Figure 1. Software architect Scott Cytacki with his three kids in their solar-powered ELF.
You may not know Scott Cytacki by name but if you’ve used STEM Resource Finder curriculum materials or an InquirySpace investigation or a Model My Watershed activity, or any number of our educational resources, you can appreciate Scott’s deep commitment to his work. Scott is our software architect who makes sure a user’s experience comes off without a hitch.
“When someone comes in with a problem they need solved, I find a way to fix it that would make their lives a lot better,” Scott explains. “What motivates me is helping people. Whether it’s a PI or an author or a user, I want to solve their problems and focus on long-term fixes.”
Scott landed at the Concord Consortium after a stint working on a Xerox PARC digital paper project and playing accordion for a folk rock band called Tamarisk. “I learned the accordion from my dad,” he says. “I started when I was in first grade and took lessons from the conductor of an accordion orchestra.”
After Xerox, he found himself living in Concord, Massachusetts, and discovered our website. By chance he’d also heard about us from a friend of a friend whose daughter was on our Board of Directors. So one day he walked into our offices unannounced and quickly advanced from organizing CDs to working on educational technology projects. That was eighteen years ago.
Now Scott solves complicated software design problems and implements new ideas like creating online professional development materials for teachers. He helped develop LARA (Lightweight Activity Runtime and Authoring), our main authoring and runtime environment, created with NSF support.
“I work with PIs and developers to figure out a way we can implement something easily so it fits into the patterns that we’ve already been using in the code,” he explains. “I like chaotic things that then result in structure.” (Which might be one of the reasons he likes the accordion.)
Scott is by and large a proponent of open-source software development, because he likes creating things that are available to everyone. “You know it would be great if we had more communities built around what we do.”
Although he works on a Mac now, he used to spend a significant amount of time maintaining a Linux laptop. He even created a patch into the Linux kernel to fix one of the serial drivers for the old Palm Pilots. However, he says, “Now I’m more pragmatic. I want what I create to be open source, but I’m ok with things that are not as long as it moves me in the right direction.”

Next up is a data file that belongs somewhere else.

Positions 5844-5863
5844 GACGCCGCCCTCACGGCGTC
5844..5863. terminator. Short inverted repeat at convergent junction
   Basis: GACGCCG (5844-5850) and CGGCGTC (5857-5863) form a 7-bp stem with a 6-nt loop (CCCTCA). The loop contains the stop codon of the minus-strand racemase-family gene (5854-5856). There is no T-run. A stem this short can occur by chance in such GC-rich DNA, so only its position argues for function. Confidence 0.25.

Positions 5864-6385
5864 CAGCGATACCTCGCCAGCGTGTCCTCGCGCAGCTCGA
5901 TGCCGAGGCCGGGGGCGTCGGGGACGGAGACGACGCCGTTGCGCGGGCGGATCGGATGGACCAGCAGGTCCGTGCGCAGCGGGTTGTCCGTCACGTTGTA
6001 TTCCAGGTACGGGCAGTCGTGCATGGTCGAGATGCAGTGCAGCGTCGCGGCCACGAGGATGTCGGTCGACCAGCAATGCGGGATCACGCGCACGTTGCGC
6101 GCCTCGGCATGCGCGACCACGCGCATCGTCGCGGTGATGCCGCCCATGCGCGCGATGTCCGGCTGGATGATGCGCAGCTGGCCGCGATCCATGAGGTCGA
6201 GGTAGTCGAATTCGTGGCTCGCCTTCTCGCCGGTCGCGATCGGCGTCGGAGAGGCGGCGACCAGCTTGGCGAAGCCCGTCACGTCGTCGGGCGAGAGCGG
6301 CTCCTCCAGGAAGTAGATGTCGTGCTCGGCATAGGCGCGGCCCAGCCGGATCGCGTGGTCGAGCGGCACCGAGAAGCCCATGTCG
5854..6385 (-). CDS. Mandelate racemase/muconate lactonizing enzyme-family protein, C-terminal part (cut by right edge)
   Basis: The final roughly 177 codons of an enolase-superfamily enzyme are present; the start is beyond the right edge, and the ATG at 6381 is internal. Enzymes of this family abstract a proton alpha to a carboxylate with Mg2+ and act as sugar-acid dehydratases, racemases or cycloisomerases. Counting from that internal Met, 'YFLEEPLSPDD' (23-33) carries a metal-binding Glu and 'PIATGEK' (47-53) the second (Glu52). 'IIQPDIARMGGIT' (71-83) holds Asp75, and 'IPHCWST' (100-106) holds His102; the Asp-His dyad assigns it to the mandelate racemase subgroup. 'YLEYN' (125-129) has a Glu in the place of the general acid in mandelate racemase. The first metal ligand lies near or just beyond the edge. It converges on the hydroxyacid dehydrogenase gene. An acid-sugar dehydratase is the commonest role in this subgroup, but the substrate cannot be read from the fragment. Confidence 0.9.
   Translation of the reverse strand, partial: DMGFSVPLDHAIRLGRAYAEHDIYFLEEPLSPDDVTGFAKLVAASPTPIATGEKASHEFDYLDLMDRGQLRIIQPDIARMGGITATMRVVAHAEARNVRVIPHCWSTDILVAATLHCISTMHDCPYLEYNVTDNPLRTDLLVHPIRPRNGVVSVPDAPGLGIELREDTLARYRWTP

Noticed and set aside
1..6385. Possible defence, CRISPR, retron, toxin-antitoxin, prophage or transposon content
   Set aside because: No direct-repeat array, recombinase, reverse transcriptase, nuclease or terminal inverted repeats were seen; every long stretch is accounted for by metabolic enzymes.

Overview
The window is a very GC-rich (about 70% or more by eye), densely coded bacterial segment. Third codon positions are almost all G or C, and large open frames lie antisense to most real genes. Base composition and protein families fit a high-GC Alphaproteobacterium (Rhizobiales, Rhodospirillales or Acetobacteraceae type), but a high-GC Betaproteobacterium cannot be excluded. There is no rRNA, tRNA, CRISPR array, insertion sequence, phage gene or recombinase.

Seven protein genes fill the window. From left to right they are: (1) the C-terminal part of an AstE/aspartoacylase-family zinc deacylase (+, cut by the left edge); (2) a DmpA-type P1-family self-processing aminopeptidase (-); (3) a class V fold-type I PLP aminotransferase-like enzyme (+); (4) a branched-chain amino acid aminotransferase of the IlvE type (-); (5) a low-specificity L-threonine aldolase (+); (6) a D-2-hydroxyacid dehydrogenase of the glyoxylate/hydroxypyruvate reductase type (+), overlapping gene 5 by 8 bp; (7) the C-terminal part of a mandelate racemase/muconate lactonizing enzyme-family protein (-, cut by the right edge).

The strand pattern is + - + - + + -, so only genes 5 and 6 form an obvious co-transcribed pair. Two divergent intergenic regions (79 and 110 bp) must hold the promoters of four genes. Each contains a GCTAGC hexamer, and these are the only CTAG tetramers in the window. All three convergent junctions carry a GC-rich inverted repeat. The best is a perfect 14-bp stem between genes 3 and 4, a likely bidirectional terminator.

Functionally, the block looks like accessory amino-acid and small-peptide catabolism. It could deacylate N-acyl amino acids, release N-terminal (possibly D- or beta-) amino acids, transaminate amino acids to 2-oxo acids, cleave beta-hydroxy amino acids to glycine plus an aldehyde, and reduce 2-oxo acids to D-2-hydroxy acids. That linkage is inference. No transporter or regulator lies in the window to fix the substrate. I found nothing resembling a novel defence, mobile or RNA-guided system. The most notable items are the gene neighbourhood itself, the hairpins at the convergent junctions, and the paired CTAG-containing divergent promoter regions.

“I think we’re a little bit different than some other companies that stay with the same technology stack [software products and programming languages] for years and years,” he says. “Because we’re starting new projects on a regular basis, we can afford to try out new stuff each time.”
Scott also has mentored student interns, including two in the Google Summer of Code (GSoC), which matches organizations who use open-source software development with students working remotely on short-term projects. He believes a successful intern combines two critical skills—technical ability and communication skills—but they don’t always come together. That’s why he’s always “trying to build up or grow an intern’s abilities.”
In his spare time, which isn’t much, since he’s married with three young children, he plays ultimate frisbee and maintains an ELF, a 3-wheeled, solar-powered enclosed bike (Figure 1). This bike/car is big enough to accommodate Scott and his two smallest children on the roadways. “The kids wave at people,” he laughs. “They’re used to everybody looking at us and saying, ‘What is that thing?’” He’s put a lot of time into keeping the vehicle running and thinking about how to make it better, much like what he does at work.
“Scott brings insight from his long history at the Concord Consortium that goes beyond the technical solution to what the solution means in the context of the classroom,” says Jen Goree, our Director of Impact.
Scott has worked for the Concord Consortium longer than many talented developers stay in one place. Why? “I feel like Concord is supportive of making the world a better place,” he explains. “It’s not all about making money or trying to get people to buy something. It’s about helping them learn things.”